KARACHI: From 5pm to 10pm, the Karachi Night Market, organised by Dawood Global Foundation’s Ladiesfund and Clifton Urban Forest in collaboration with the Karachi Municipal Corporation and District Municipal Corporation South, was the place to be over the weekend.
The brilliant gala of 100 stalls set up on one side of the Bagh Ibne Qasim attracted a huge number of people, especially women.
It was not just a handicraft market, it was also experiencing the various cultures of the rural women artisans setting up shop there. Zahra Bibi, Shakira Bibi and their brother Zahir Shah minding their stall of Kalash handicrafts, including pouches and their traditional headdress, were educating about their culture while also enjoying some local cuisine.
As the brother dug into his biryani lunchbox, the sisters presented the shuman to their customers for free. “It is part of our culture to present this souvenir to anyone we want to honour,” Zahra Bibi explained about the colourful woolen ribbons finger-woven without a loom.
‘There is representation from Kalash Mountain Range down to the Indus Delta and Tharparkar region’
Mariam Sultana from Haripur, besides selling her pretty jasti chadors and phulkari suits and shirts, also had on display a framed embroidered tapestry, which happened to be an antique piece from 1860, handed down from artisans in her family.
Shazia Shaheen, also from Haripur, who had set up a stall of cotton khaadi suits as well as phulkari work, said that she was enjoying herself making good sales. “In our area, we don’t see such a response and sales as every other person there is already an expert of these crafts. But here things are so much better,” she said.
Masood Lohar of the Clifton Urban Forest in a Sindhi turban was helping by going around and introducing the customers to the entrepreneurs besides helping out as a translator too wherever there was any communication issue in order to assist in their being able to sell their handicrafts.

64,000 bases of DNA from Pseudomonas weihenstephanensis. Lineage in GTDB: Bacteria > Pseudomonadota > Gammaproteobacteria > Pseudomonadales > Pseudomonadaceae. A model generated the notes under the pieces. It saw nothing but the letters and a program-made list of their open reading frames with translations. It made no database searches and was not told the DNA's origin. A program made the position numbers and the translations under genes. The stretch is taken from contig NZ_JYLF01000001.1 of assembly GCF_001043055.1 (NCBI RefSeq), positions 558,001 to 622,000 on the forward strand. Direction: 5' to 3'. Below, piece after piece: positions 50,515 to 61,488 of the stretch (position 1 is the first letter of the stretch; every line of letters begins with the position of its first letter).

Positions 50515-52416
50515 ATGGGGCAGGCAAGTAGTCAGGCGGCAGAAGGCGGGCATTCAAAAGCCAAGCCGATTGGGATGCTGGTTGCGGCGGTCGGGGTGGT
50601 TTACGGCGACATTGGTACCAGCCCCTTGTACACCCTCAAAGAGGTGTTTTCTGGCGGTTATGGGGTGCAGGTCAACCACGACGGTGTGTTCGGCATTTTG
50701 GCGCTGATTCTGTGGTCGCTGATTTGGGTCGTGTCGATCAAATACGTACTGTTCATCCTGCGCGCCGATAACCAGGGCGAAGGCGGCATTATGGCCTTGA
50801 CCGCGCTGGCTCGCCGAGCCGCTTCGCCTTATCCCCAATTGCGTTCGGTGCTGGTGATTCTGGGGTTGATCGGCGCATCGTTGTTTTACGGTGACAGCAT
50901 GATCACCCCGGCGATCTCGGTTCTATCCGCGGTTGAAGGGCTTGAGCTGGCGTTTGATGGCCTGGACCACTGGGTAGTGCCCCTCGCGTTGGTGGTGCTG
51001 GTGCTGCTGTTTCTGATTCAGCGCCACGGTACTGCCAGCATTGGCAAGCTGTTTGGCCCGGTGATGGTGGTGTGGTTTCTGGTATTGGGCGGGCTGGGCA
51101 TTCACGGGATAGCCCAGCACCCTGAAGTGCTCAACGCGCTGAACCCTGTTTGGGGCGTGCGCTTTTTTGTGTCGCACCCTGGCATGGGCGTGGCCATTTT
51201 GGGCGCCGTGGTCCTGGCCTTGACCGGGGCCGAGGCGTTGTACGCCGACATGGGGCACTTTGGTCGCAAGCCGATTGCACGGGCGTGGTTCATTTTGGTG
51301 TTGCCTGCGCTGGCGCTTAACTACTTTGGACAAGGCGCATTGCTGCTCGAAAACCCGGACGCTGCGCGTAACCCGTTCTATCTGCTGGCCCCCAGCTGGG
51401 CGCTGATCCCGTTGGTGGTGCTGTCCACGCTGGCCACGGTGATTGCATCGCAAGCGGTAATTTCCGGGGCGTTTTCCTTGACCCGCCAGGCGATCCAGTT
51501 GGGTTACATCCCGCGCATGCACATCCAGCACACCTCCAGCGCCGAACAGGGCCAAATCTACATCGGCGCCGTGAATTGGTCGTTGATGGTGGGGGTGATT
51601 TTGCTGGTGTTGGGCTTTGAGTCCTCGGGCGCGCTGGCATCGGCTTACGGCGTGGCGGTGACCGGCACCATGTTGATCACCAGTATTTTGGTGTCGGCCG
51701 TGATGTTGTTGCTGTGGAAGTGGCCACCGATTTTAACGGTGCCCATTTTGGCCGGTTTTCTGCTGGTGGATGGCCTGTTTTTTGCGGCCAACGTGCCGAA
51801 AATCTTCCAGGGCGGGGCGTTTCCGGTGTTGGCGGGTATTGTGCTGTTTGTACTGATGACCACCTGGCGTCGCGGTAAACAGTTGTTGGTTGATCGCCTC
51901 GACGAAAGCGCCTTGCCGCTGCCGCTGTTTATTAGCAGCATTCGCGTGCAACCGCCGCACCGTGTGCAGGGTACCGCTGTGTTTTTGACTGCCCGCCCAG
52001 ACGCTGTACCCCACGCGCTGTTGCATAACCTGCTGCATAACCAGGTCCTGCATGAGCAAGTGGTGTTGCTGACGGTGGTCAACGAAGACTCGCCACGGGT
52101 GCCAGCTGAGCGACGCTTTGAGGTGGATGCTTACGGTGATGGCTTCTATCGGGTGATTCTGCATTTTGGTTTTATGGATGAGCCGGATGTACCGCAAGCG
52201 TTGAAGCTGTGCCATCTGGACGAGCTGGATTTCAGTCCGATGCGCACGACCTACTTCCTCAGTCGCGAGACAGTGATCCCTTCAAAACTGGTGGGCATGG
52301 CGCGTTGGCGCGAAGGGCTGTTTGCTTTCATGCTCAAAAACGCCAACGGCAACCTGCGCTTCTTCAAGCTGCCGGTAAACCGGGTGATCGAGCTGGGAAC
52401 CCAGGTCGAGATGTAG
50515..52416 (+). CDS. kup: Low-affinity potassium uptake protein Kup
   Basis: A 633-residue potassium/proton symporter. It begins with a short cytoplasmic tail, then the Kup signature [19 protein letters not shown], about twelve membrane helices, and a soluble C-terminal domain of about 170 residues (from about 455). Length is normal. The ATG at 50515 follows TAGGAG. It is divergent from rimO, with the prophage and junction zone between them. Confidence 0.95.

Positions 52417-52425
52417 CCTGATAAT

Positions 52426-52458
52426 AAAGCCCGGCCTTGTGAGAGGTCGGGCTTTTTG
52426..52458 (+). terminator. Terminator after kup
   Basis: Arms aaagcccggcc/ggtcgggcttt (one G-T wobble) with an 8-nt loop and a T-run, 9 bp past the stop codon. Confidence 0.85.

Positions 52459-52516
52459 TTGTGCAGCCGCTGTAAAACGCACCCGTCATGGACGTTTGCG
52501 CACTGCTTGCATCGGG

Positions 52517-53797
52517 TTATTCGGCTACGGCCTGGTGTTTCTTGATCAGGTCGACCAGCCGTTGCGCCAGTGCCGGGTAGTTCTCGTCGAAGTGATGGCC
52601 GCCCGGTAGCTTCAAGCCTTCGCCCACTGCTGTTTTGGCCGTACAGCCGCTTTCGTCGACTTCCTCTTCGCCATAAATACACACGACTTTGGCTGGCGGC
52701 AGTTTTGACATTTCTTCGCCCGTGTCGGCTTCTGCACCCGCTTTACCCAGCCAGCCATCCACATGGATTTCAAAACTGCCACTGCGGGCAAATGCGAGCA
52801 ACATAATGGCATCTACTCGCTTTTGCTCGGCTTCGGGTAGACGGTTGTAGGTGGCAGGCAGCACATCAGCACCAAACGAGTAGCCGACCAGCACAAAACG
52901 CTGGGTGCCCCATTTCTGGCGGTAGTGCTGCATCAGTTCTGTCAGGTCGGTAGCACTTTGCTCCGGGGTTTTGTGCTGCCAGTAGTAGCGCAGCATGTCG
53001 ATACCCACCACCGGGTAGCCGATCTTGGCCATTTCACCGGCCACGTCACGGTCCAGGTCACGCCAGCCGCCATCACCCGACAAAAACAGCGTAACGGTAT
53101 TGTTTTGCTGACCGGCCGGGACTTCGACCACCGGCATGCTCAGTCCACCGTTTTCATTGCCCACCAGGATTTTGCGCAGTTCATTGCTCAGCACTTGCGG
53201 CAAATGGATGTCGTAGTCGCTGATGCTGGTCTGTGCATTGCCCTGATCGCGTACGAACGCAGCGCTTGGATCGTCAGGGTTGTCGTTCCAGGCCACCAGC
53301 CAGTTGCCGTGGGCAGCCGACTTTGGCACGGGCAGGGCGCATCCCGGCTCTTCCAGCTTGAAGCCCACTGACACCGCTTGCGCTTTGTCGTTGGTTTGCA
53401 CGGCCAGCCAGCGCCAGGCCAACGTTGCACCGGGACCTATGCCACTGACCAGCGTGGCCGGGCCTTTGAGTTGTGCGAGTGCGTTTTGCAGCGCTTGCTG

According to Uroosa Anwar, coordinator for the Clifton Urban Forest, the stalls had been set up by women from Kalash, Haripur, Peshawar, Lahore, Matiari, Hala, Bhit Shah, Jacobabad, Larkana, Sukkur, Khairpur and Hyderabad, besides Karachi.
Sakina Mansoor from the Bohra community, who had named her little business of pure and natural skin products ‘Seen Meem’, said that she also sold her hair serum, face masks, essential oils, soaps, etc, through her Facebook page.
Gul Khatoon from Khairpur was selling embroidered and applique work handicrafts and also date leaf baskets.
Tasleem Palijo was a headmistress of a charity school founded in Tando Alam by Oil and Gas Development Company Limited. “We sell the handicrafts made in the school by our students and give them all the money earned from the sales,” she said.
And it wasn’t all handicrafts. There was Rabia Khurram selling wholesome and hygienic home-cooked delights at the Bake & Cake stall. The aroma of food beckoned many customers from the handicrafts stalls to the busy food stall. “Bake & Cake is the brainchild of my daughter Nabeeha,” said Rabia.
“My daughter is an O-Levels student, who was bored at home during the lockdown last year and decided to start selling home-cooked meals through her Facebook page that she created for the purpose. Now that schools have reopened, I have hijacked her business though she remains as my right-hand,” the mother shared proudly.
Tara Uzra Dawood of Ladiesfund said it was an honour and privilege to welcome the amazing women to Karachi. “I also hope that this city will open its heart to these hardworking women and spend big to purchase their crafts and remind them that Karachi is truly the city of dreams,” she said, adding that no commission was being taken from the women by the organisers and all proceeds will directly go to the courageous women of Pakistan. “Our culture has existed for thousands of years. Let’s all make sure our traditions continue,” she added.
Deputy Commissioner and Administrator (South) Irshad Ali Sodhar called the Night Market an amazing initiative with all the entrepreneur women taking part coming from across the country. “There is representation from the Kalash Mountain Range down to the Indus Delta and the Tharparkar region. And the purpose of it was not only to provide an opportunity to more skilled persons but to also showcase their beautiful crafts,” he said.
Published in Dawn, March 22nd, 2021